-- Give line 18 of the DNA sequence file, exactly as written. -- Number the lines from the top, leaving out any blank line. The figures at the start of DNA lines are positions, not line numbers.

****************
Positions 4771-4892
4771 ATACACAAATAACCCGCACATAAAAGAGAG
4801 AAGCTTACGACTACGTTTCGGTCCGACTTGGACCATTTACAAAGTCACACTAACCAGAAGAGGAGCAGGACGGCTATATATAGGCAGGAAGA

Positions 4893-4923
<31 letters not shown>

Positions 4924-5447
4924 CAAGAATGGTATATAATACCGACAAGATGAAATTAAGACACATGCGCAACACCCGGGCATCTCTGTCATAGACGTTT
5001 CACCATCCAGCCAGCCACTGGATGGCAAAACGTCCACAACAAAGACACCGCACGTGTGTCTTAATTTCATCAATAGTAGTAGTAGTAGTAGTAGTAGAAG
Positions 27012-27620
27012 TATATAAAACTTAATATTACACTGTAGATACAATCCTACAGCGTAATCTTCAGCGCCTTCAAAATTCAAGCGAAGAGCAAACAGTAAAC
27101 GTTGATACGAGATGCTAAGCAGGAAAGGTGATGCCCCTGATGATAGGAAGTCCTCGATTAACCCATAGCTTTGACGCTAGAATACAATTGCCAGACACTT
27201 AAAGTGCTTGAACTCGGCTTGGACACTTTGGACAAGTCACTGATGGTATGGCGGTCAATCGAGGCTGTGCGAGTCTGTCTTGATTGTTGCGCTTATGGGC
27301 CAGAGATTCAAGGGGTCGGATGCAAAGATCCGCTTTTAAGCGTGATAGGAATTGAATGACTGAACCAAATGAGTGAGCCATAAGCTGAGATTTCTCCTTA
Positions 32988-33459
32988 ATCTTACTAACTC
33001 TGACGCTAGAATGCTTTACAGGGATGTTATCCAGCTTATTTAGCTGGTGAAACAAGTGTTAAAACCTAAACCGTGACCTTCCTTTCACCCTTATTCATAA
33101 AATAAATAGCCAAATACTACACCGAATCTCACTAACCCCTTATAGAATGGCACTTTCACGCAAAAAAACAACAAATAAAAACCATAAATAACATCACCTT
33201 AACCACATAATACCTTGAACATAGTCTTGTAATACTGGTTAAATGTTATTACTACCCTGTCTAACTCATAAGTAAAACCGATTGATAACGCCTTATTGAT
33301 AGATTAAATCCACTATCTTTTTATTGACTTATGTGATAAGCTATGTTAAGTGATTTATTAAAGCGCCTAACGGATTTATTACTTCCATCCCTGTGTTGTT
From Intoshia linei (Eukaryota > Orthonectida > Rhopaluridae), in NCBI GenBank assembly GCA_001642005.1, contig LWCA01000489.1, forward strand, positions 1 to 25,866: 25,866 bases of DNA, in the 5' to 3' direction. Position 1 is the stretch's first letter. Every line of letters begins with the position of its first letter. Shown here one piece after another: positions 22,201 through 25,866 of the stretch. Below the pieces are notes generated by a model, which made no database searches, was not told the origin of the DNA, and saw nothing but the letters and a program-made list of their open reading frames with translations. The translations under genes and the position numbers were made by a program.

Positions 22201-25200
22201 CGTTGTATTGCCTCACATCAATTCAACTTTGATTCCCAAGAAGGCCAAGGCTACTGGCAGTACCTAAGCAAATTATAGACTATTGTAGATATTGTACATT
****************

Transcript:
33201 AACCACATAATACCTTGAACATAGTCTTGTAATACTGGTTAAATGTTATTACTACCCTGTCTAACTCATAAGTAAAACCGATTGATAACGCCTTATTGAT